I have recently been in weekly contact with a woman I had not seen since 1969, as we are volunteering at the same place. After several times of reminiscing, I said, "Don't you wear Youth Dew any more?" She said that it used to be her favorite. I said, "Yes, I know, I bought it for you for your birthday in 1969; Gerald and I went Lazarus to get it." She asked, "How on earth do you remember that?" I told her that I am rather talented about recognizing and remembering scents that people wear. I continued, "I notice that you're wearing White Shoulders now; my best friend's mother always wore that." She invited me to visit at her home and her vanity was lined with bottles of White Shoulders.
As I had complimented Carl on several occasions, I didn't feel awkward when I said, "Carl, I'm usually good at recognizing fragrances, but you smell like Chanel No. 5 today." He looked very sheepish and said, "I was out of any of mine, so I splashed on some of my wife's." I answered, "That's a very expensive substitute." He said, "Don't tell anybody." I replied, "Since it's Chanel, it's entre vous et moi!" Carl asked, "Hunh?" I said, "Since Chanel is French, entre vous et moi means it's just between you and me." At that time I was "studying" French--by using tapes in my car--and I was forever foisting fractured French pronunciations on innocent victims.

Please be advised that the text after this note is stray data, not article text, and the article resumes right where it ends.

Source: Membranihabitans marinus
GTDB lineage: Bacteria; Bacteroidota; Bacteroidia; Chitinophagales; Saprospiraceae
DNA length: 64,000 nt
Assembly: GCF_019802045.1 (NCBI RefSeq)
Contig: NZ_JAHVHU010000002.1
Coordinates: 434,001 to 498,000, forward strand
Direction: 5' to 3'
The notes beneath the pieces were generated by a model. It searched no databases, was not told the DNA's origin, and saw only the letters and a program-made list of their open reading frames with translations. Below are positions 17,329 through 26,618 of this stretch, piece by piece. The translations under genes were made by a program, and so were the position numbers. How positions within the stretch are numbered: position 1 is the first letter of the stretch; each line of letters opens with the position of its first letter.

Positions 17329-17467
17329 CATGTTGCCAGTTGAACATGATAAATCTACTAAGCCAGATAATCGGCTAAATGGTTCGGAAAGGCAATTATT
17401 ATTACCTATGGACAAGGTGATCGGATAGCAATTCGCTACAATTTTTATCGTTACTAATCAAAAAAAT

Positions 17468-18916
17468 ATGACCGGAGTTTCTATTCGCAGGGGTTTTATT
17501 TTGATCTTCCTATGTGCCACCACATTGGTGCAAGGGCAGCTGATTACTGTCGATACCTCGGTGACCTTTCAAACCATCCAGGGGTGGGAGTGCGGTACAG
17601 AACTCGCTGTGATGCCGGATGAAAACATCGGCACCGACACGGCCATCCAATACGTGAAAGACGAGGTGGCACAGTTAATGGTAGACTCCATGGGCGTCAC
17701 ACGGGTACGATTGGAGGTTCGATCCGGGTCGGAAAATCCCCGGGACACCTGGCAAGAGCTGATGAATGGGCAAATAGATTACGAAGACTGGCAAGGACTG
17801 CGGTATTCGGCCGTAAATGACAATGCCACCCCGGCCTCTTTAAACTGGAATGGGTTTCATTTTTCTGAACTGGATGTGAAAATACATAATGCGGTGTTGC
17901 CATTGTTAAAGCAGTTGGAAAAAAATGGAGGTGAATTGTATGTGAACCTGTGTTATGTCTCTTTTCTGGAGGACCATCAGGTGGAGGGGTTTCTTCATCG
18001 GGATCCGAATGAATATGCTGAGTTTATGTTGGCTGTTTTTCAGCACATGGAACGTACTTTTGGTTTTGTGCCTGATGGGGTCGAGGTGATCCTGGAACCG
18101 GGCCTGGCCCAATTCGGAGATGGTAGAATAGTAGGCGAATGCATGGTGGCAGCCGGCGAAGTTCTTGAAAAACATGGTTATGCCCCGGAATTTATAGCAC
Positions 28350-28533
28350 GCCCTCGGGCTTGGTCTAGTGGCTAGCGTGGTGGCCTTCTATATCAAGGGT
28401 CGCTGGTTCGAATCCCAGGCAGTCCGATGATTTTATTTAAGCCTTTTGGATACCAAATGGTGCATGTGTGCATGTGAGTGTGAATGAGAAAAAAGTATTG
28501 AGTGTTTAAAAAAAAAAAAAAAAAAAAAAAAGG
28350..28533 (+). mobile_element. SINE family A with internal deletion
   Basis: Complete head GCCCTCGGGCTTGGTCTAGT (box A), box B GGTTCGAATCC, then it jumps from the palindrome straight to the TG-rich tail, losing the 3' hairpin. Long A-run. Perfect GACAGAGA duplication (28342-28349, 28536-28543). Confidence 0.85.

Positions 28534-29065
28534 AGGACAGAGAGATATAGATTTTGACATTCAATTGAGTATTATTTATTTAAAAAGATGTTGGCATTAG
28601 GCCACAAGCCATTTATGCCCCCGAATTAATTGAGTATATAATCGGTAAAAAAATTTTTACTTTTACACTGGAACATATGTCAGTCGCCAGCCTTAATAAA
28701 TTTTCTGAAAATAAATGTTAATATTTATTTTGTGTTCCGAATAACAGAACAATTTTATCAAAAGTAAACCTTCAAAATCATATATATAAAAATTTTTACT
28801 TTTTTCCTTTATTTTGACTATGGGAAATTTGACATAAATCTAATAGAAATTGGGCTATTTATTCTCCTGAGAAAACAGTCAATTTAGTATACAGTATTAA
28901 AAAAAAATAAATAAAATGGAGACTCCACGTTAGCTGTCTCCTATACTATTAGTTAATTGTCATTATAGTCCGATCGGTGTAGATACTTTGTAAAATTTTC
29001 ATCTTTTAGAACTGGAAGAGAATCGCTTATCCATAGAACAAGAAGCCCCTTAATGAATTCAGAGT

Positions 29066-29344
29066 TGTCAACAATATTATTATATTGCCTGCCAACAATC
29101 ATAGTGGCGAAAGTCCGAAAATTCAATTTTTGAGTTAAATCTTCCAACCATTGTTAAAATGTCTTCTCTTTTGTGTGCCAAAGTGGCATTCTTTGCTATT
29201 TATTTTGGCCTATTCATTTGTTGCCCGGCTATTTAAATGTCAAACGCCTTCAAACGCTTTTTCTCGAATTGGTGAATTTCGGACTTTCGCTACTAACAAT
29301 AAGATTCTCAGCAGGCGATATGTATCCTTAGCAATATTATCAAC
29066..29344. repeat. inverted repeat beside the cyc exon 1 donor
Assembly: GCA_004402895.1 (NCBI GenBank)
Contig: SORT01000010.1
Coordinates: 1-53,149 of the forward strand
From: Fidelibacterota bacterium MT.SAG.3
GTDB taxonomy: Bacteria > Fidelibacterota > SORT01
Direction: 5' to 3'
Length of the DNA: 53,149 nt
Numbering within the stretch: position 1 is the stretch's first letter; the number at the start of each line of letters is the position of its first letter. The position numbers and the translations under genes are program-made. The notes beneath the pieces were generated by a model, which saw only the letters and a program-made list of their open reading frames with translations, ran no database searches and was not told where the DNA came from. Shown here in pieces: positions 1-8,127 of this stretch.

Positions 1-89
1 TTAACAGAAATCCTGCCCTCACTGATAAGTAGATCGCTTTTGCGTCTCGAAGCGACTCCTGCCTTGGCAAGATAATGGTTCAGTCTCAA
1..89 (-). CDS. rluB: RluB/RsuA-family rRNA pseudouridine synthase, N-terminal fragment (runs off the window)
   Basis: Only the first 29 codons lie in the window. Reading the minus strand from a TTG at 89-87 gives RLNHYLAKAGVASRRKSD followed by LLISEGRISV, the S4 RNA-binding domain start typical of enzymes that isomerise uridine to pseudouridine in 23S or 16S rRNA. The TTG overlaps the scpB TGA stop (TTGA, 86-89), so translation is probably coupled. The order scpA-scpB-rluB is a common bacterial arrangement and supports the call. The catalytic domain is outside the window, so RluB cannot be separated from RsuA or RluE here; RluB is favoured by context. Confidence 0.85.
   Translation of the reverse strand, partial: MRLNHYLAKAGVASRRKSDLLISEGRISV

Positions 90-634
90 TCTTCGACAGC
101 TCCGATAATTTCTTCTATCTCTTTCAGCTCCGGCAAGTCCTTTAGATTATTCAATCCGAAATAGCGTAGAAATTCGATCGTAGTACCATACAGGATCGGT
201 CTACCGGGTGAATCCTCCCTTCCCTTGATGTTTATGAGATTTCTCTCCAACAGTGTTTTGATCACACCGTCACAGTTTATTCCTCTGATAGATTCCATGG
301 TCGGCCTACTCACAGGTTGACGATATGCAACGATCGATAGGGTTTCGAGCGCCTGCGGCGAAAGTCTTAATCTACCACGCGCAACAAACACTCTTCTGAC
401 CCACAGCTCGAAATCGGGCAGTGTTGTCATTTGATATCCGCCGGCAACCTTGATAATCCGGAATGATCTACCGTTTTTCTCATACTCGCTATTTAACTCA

Mother also had the world's best memory. Oftentimes, she would say that aromas or odors were reminiscent of ones from her childhood. After I read Remembrance Of Things Past, I told her that she was as good as Proust at remembering every detail. I would mutter, "Where's the madeleines, Mama?", whenever she would start going into excruciating detail.
A friend of mine says that she has such amazing olfactory prowess that she can distinguish her family members' flatulence.
Now, I'm not THAT good--or bad--depending on one's perspective.